- 1 Description
- 2 Experience from the first workshop at Dimension Plus LAB, TW
- 2.1 Discuss the difference between the "schematic" representation and "physical" implementation
- 2.2 Start layouting and drafting the correct connections with pencil
- 2.3 Overlay with a transparency sheet and draw the circuit traces and pads
- 2.4 Scan (or photo), scale it back down, print and etch the boards
- 2.5 Etch the boards or send it for manufacturing
- 3 Workshop at GOSH2017, Santiago de Chile
- 4 Workshop at Take-Space, Fablab Hamamatsu, Japan
- 5 Reflections
We have been developing and testing the new workshop for GOSH2017, called diy-CAD (do-it-yourself Children Aided Design), specifically for the Gär Lämpli project (fermentation lamp). The core idea of the workshop-kit is tool for creative designs of printed circuit boards, introducing basic concepts of Open Hardware being something to re-design for your own use. Going from an open/shared schematic and bill of materials to a manufacturable board, using SMD (surface mount devices) components. The design tool is mostly pen and paper, where the footprint of the parts are scaled 400% and can be freely rearranged, and then a copper layer can be painted to draw the functional board design by hand. This was the first time the kit was tested and i am very thankful for feedback if this is useful at all, or other uses of it.
Prepare 400% scaled, printed, laminated and cut-out smd parts.
Download the files from the github.
Information about these parts
Experience from the first workshop at Dimension Plus LAB, TW
Discuss the difference between the "schematic" representation and "physical" implementation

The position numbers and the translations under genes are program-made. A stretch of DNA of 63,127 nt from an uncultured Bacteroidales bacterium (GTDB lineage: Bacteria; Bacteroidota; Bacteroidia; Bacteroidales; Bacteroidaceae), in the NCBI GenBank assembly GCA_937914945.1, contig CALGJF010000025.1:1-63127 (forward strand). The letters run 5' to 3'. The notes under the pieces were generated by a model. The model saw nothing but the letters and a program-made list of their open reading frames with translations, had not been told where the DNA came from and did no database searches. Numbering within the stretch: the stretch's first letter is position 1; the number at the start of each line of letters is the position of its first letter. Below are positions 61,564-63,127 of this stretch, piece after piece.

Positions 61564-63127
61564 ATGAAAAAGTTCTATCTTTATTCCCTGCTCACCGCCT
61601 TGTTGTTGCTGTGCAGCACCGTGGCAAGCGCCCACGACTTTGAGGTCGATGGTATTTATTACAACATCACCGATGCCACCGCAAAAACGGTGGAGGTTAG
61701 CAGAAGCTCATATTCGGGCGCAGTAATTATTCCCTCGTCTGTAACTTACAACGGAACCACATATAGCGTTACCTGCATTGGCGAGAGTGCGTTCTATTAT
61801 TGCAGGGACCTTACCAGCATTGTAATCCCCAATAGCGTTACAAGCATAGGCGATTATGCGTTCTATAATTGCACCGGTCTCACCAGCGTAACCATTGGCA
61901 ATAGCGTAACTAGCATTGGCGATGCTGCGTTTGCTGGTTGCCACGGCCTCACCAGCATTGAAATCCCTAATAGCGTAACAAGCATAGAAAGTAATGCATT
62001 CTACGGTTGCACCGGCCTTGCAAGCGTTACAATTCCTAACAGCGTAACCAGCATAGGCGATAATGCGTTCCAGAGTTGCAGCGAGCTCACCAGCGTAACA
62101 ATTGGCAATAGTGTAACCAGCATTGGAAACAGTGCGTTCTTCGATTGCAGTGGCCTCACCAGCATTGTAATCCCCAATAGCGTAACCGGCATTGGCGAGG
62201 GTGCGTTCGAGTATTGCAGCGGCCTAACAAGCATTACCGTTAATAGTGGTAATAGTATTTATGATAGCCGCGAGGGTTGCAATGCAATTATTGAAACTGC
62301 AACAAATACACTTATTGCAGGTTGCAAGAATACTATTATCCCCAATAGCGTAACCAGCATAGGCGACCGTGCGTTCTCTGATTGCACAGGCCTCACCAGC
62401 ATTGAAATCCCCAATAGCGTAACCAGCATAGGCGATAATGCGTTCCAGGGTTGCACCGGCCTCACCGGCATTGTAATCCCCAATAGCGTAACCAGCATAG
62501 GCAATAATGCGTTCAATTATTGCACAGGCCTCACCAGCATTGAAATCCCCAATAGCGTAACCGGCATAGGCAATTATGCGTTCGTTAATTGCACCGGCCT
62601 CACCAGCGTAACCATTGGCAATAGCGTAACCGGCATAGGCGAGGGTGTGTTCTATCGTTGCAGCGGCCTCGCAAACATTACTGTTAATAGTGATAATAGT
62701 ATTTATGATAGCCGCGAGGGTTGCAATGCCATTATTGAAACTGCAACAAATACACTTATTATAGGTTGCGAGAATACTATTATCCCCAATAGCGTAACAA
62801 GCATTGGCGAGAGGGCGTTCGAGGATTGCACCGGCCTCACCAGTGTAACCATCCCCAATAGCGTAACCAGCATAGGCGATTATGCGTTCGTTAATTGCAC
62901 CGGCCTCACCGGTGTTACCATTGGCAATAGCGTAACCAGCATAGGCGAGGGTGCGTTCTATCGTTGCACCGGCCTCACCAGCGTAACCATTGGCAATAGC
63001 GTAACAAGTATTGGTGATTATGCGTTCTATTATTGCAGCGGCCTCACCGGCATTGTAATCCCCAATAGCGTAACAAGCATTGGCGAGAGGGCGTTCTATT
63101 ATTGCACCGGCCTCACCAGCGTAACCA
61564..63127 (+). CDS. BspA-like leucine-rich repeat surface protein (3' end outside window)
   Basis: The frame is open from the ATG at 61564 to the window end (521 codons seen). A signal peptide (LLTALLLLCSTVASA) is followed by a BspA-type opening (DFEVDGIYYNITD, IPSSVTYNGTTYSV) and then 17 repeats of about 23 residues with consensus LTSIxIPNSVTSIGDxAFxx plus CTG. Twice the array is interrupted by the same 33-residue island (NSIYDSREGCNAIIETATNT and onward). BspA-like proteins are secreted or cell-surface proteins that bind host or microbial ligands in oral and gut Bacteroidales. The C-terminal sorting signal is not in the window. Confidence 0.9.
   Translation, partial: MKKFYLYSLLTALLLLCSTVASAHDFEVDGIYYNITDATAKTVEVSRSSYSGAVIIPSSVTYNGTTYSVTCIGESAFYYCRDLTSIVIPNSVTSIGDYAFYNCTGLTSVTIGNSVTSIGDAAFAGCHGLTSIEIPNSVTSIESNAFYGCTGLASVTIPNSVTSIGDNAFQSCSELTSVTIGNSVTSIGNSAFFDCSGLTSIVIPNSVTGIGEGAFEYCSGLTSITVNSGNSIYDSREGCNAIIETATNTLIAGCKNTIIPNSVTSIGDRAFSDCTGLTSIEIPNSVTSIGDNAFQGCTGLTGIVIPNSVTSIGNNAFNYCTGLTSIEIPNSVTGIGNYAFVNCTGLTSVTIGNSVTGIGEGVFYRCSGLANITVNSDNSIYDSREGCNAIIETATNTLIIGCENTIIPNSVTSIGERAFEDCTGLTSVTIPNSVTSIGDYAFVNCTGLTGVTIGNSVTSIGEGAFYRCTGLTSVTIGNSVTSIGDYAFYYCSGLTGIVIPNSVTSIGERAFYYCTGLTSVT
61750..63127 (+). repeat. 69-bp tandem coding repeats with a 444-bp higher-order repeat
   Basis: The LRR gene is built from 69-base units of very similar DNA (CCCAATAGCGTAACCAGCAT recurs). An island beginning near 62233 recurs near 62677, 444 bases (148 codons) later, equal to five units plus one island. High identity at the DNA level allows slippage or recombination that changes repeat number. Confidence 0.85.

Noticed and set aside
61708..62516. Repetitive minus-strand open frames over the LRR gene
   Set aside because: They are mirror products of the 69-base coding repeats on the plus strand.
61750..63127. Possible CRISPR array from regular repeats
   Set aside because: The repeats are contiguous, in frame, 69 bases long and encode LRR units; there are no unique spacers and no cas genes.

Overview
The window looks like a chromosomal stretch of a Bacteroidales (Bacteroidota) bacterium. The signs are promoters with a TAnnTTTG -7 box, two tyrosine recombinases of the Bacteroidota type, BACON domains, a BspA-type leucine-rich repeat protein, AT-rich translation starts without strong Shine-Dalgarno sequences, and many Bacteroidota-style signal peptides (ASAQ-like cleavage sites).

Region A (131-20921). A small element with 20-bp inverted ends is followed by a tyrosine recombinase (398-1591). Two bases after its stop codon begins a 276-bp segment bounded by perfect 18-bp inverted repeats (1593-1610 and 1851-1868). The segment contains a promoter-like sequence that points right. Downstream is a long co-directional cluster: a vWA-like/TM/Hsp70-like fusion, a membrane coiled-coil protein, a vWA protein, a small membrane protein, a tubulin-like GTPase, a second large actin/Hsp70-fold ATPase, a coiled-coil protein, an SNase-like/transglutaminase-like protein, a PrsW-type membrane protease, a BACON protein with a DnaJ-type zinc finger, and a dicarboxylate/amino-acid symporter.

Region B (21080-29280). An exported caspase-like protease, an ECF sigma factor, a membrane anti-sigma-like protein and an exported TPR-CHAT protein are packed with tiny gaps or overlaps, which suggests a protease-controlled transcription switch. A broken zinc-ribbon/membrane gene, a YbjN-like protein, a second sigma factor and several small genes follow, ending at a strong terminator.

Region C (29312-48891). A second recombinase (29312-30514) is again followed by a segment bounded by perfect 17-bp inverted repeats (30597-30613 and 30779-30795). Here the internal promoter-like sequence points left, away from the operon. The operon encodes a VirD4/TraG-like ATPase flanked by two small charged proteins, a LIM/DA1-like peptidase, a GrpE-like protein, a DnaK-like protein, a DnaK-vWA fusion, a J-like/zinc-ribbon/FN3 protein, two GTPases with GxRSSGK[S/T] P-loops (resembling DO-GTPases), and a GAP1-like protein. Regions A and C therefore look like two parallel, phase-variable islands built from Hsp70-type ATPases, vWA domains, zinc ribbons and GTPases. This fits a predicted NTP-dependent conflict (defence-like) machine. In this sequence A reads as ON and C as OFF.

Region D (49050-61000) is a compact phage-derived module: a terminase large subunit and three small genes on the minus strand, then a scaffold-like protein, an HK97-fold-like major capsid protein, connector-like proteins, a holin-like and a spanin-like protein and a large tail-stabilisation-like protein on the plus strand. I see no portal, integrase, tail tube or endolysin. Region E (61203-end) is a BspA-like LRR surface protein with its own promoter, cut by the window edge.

Start layouting and drafting the correct connections with pencil
we should add some sticky tape to fix them...
Overlay with a transparency sheet and draw the circuit traces and pads
Make sure you take some photo of your layout to refer to the part's position later.
Scan (or photo), scale it back down, print and etch the boards
Take a decent photo, check for reflections from lamps and stuff. Edit the photo in GIMP, to select all surrounding areas and invert the selection. Fill with FG (black), copy, create from clipboard -> new file. import in Inkscape, rescale to original size (some markings on the drawing would be great). Last edits can also be done in inkscape, like adding logos, version numbers, open source coconuts or defined drill holes, cut-layer etc...
Etch the boards or send it for manufacturing
Panel, Print and etch, or use pdf2gerber to send it for manufacturing. A version was imported to kiCAD and Gerber files produced. You can find it on kitnic.
Workshop at GOSH2017, Santiago de Chile
See discussion on GOSH Forum.
Workshop at Take-Space, Fablab Hamamatsu, Japan
Designing and making the boards
Impressions from the diy-CAD creative PCB design workshop in Take-Space / Fabalab Hamamatsu
Preparing the files for Manufacturing
Selected Take's Unagi Version of the GärLämpli (and thx to Nozomi for nice calligraphy!!) and prepared the file in Inkscape to get extra features and make Shenzhen Ready for manufacturing. See a how to here.
Making a Kit
... and even a nice little box.
I hope more people are picking up the diy-CAD design tool, or also just the kits we developed using it. I think it can have it's special role in education (not as a starting point), fun for geeks/adults, aswell as complete newbies to open hardware & pcb design. The full process gives them an amazing experience from drawing and having first time a pcb made in their hands in one (long) day.
This educational workshop project, specifically with attiny85 audio prog bootloader, is maybe not the most suitable, if its just about creative pcb making, other sound toys, synths and blinke-shit might do the trick. But then on the other side, the audio programmable attiny, also called CocoNEO, is a very powerful low-cost µ-controller science/toy with much broader possible applications, similar to other data-loggers available by publiclab and many others.